The ECDC has classified the B.1.1.529 variant as a variant of concern but said there remains “considerable uncertainty” over the properties of the omicron variant. Vaccine maker Moderna on Sunday said it could roll out a reformulated vaccine against the omicron variant early next year, but it’s not clear whether new formulas will even be needed.

“Regardless of this variant, there is reason for caution,” Bettel said. “What we want to avoid is lockdown,” he said, adding that Luxembourg would not be introducing a curfew, banning events or other steps taken by the grand duchy’s neighbours.

Belgium made working from home mandatory four days a week until 19 December under new rules. The obligation to wear a mask will be expanded, with an 11pm curfew for restaurants and only six people allowed per table. Nightclubs will have to close until mid-December with private parties also banned.

France made masks mandatory again in indoor settings, including cinemas, as well as some outdoor events, such as Christmas markets, even when showing a valid vaccination, recovery or test certificate. Adults will have to get their booster shot for their vaccination certificate to remain valid.

In Germany, restrictions vary depending on the state but the neighbouring Saarland re-introduced mask mandates and limited private contacts for unvaccinated people. Visitors can only gain access to restaurants, gyms and other venues if they are vaccinated or recovered from the coronavirus, in addition to passing a rapid antigen test on site.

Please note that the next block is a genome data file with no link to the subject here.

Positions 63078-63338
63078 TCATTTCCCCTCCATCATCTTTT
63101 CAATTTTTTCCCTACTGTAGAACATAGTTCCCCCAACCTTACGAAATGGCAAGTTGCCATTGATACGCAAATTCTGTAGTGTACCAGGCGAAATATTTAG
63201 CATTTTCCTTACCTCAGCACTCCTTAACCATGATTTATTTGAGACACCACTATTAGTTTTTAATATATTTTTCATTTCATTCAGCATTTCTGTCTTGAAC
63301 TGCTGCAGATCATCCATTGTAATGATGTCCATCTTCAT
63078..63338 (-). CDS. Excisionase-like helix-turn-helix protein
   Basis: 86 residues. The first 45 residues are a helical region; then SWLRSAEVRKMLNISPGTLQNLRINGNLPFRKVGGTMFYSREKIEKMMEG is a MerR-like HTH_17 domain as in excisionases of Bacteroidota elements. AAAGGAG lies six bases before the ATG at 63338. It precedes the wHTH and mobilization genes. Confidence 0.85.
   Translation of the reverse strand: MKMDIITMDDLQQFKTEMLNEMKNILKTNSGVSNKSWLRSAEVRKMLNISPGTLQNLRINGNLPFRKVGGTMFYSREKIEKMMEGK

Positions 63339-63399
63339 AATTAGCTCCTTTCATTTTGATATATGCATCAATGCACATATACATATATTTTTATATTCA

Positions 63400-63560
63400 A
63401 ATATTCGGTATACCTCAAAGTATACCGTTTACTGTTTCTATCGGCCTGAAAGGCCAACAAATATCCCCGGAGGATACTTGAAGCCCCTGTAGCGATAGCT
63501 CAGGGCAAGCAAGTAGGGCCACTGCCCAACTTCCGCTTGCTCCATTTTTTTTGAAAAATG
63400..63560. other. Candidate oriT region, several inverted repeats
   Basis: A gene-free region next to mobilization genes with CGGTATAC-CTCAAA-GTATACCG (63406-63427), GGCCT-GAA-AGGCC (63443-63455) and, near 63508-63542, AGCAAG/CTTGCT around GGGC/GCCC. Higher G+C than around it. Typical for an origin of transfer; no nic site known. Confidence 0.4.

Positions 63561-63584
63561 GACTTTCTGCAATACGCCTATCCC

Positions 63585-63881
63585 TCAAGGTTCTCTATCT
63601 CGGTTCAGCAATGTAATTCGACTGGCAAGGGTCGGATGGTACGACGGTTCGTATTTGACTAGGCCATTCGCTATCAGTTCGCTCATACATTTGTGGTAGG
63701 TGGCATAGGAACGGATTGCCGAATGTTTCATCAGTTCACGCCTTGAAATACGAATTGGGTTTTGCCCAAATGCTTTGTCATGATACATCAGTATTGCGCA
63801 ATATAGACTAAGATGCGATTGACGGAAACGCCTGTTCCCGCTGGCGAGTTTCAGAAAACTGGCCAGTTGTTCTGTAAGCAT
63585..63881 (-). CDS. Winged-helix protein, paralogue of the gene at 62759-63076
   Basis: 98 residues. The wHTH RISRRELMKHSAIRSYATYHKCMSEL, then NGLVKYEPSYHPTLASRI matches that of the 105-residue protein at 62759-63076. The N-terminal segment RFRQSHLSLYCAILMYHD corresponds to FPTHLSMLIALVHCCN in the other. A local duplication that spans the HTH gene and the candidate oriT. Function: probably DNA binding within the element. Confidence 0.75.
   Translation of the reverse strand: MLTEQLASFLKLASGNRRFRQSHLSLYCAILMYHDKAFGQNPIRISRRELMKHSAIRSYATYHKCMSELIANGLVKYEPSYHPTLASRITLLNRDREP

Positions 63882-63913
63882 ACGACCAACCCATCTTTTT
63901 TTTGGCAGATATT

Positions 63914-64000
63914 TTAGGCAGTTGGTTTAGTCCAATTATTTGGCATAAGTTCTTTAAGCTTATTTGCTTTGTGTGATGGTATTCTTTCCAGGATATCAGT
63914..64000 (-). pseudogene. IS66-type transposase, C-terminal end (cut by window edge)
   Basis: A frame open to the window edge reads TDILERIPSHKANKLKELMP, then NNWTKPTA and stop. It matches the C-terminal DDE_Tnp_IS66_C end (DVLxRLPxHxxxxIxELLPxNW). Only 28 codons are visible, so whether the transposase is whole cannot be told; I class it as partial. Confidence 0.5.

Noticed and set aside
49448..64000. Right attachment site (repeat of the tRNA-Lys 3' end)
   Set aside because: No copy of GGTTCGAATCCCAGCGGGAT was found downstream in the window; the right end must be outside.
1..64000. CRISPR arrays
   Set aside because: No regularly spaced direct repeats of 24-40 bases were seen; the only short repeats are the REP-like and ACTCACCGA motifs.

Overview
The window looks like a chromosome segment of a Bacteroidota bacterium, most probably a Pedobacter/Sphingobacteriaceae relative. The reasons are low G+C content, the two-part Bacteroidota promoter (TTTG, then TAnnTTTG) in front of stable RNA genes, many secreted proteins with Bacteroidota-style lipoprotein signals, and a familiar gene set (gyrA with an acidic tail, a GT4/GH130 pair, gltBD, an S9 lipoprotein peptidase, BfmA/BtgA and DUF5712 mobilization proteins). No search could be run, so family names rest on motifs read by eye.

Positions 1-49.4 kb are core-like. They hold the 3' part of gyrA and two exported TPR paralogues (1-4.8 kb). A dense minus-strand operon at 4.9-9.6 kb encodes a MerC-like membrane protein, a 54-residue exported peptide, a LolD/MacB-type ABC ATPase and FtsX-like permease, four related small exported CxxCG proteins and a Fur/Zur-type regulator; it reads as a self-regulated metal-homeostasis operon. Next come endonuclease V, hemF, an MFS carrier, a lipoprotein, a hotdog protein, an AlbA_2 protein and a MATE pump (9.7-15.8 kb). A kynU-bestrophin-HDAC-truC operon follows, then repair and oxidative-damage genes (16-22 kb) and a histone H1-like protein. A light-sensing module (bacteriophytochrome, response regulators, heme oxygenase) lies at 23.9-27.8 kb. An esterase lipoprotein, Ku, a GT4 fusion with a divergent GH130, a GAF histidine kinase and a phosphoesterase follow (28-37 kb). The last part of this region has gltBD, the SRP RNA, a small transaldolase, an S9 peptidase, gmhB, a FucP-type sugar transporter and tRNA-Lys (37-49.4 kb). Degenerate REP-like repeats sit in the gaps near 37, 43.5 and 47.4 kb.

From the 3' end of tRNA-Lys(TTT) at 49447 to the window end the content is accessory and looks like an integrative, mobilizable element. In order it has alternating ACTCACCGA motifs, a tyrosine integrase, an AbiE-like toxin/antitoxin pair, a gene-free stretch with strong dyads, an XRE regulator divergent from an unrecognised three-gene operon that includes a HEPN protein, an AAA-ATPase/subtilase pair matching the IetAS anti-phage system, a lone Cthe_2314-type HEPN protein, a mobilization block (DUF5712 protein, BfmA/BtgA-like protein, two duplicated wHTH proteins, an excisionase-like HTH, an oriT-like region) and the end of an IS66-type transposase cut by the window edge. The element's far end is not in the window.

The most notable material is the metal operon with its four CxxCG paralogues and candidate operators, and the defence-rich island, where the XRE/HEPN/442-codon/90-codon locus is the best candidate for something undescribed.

Austria last week imposed a partial lockdown with the Netherlands and other EU countries clamping down on public life.

Protect healthcare sector

“Vaccination alone isn’t enough,” Lenert said, urging people to limit their contacts. Events with fewer than 10 people can take place without restrictions. Events between 10 and 50 people can go ahead with distancing rules, while gatherings of up to 200 people can function under a so-called 3G CovidCheck (vaccinated, recovered, tested). Events of more than 200 people are limited to 2G (vaccinated, recovered).

Around 77% of the eligible population are vaccinated, the government said in a weekly virus update on 24 November, far from an 85% target needed before Luxembourg will consider lifting pandemic restrictions.

Pharmacies will in future be able to administer shots with the government also planning a vaccination week to get more people inoculated.

Luxembourg is in the process of rolling out booster shots for all over 18-year-olds, available six months after the completing of the first vaccination schedule. People who have received the AstraZeneca jab will be invited after four months. The country is yet to decide when to start offering the vaccine to 5 to 11-year-olds after the European Medicines Agency (EMA) last week approved the Biontech/Pfizer vaccine for use on that age group.

The measures announced on Monday aim to increase the vaccination rate, reduce the infection rate and protect people who aren’t vaccinated, Bettel said. While the healthcare sector is coping currently, “this can change at any moment,” the premier said.